While the shutdown of routine daily life, including the closure of schools due to the Covid-19 outbreak, is like nothing most of us have ever experienced, I can't help feeling a little bit of déjà vu.
When I was 15 and living in what was then my home in Aman, Jordan, my school closed for three months during the 1990-1991 Persian Gulf War. I was terrified. Even though we were living through a war — Jordan had sided with Iraq — it was hard for me to imagine that it would come to this; school closures, not being able to see friends and constant worry about what would happen next.
Today, I lead schools for refugee children in grades six to 12 near Atlanta, Georgia, and in Columbus, Ohio. And, as you can imagine, this isn't the first time my students have faced disruptions in their education. So, while I know this is tough for families — I'm a mom to three young children myself — parents should take comfort in knowing that kids are resilient, and we will get through this.
I do think there are steps we can take, though, to ensure we do so as smoothly as possible.
Prioritize mental and physical health
First, I think it's important to remember that families' mental and physical health needs to be our top priority. Kids can't learn if they're hungry or sick. I know from working with my students at Fugees Academy schools that we can help kids catch up academically. But overcoming trauma — and families will face trauma in the current environment — will take more time.
We need to make sure those who are food insecure or facing urgent health care needs are getting access to meals and services. Communities that have activated their bus routes to deliver meals to those in need are setting a great example. And we need to ensure everyone is taking the time to exercise, get outdoors safely and connect by calling, texting and using social media tools.
For example, the teachers at Fugees Academy schools are having morning check-ins using the Zoom videoconference service with 10 to 15 students at a time. Each day, they pose a question to their students to try to spark a conversation that will help them process their feelings. One of the questions we ask is, "What are you afraid of?" This lets us know if there are families in crisis that we need to try to help.
Time to bridge the digital divide
It's vital to be honest about the fact that connecting this way means ensuring all students have access to the internet and computer devices, which is not the reality for many kids. A Pew Research Center analysis of 2015 US Census Bureau data showed that 15% of households with school-age children do not have a high-speed internet connection at home. The center's analysis also found that 12% of teens in the country do not have a computer at home, adding to the burden of what has come to be known as the "homework gap."
At our tuition-free independent schools, we've made computers available to our students. Thankfully, internet providers in our communities are giving free service to those in need at this time. That should happen broadly, and any government relief efforts around the current crisis ought to tackle bridging the digital divide.
Build routine and support teachers
It's not by chance we're having our teachers check in with students at 10 a.m. every day. Kids need routine and structure, and we've generally asked them to make 10 a.m. to 2 p.m. traditional learning time with breaks for lunch and exercise.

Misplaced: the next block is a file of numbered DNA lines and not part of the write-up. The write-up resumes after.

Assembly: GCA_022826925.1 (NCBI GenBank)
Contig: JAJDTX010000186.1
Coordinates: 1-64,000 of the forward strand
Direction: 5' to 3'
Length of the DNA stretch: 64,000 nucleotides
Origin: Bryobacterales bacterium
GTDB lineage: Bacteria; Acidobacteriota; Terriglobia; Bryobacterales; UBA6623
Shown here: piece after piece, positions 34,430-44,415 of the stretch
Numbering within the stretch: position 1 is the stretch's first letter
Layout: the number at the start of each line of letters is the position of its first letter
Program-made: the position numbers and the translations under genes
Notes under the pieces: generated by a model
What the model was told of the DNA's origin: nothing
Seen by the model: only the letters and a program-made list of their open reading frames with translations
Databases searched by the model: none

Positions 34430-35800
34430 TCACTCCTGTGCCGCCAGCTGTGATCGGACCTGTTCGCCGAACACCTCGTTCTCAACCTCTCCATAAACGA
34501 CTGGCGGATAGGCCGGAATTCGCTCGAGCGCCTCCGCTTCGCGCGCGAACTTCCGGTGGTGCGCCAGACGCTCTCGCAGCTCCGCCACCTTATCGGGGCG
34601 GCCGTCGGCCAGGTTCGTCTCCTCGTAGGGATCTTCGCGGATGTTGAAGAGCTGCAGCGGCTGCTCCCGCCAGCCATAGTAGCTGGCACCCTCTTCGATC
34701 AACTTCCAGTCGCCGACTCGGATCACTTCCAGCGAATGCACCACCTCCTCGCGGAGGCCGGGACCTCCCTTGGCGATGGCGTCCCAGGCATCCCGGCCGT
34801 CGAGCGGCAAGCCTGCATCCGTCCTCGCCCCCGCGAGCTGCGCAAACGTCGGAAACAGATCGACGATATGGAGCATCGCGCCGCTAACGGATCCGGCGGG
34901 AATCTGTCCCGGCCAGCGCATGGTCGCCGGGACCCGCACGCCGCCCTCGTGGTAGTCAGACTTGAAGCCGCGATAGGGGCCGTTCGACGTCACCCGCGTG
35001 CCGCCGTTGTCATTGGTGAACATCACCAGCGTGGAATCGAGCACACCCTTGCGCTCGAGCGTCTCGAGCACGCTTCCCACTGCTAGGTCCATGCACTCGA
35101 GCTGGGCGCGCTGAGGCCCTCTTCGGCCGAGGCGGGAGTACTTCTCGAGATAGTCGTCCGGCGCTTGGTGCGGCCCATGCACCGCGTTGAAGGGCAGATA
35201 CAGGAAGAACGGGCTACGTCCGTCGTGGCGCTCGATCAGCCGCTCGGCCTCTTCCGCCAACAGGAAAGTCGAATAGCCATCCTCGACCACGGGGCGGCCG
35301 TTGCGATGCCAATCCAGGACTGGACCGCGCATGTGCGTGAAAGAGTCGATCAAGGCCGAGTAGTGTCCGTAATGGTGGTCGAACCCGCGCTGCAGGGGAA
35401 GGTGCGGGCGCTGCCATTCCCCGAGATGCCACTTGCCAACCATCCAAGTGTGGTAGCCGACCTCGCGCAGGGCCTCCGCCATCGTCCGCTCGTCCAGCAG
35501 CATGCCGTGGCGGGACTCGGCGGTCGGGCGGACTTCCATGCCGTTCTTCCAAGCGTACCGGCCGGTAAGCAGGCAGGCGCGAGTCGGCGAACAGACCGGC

Schools and school systems need to support teachers, who are being asked to do something entirely new. We first took a week for teacher training and then put class structures in place using tools like Zoom, ClassDojo and Google Classroom. We're being creative about using a private Facebook group to run soccer practices remotely. We can't debate who gets the corner kick, but we can run sprint drills and practice pushups and burpees together. We're also using the group for yoga classes and dance parties!
Greater accountability and flexibility
While we're trying to make this version of school fun for our students, we're letting them know we're holding them accountable. I know some school systems are saying the semester will be graded on a pass/fail basis, but we want to motivate kids to try hard and have decided to give grades but be flexible on how we assess student work.
We're taking care to assign homework that's manageable. Without access to a teacher in person, it probably doesn't make sense to assign problem sets that are going to have kids getting stuck or spinning their wheels.
Ideas for parents
As I mentioned, I'm a mom to three kids, ages 1, 4 and 5 — a lot younger than the students who attend Fugees Academy schools. My wife, Emily, and I are only asking our pre-K and kindergarten daughters to do about an hour's worth of academic work each day. But that doesn't mean we're not sneaking in learning when we plant a garden and space out the plants or bake a cake and measure the ingredients.
And while this is a great time to try activities you might not ordinarily have time to do, it's important to stick with routines and traditions. That's why we still have Friday family movie nights, focusing on funny and uplifting films. Olaf, from "Frozen," had us all giggling last week. Humor is such a help.
Perspective is critical, too. We'll get through this. I know firsthand that it can be hard to keep perspective at times like this. But I'm hopeful we'll come out of it for the better — having kept a close eye on the most vulnerable among us, a clear-eyed view of the need for greater equity in our education system, a deep appreciation for our schools and teachers and great love for our family and friends.
Luma Mufleh is a 2019 Civil Society Fellow at the Manhattan Institute. Mufleh is the inspirational founder and CEO of Fugees Family, Inc., the nation’s only school network dedicated to educating and empowering child survivors of war.
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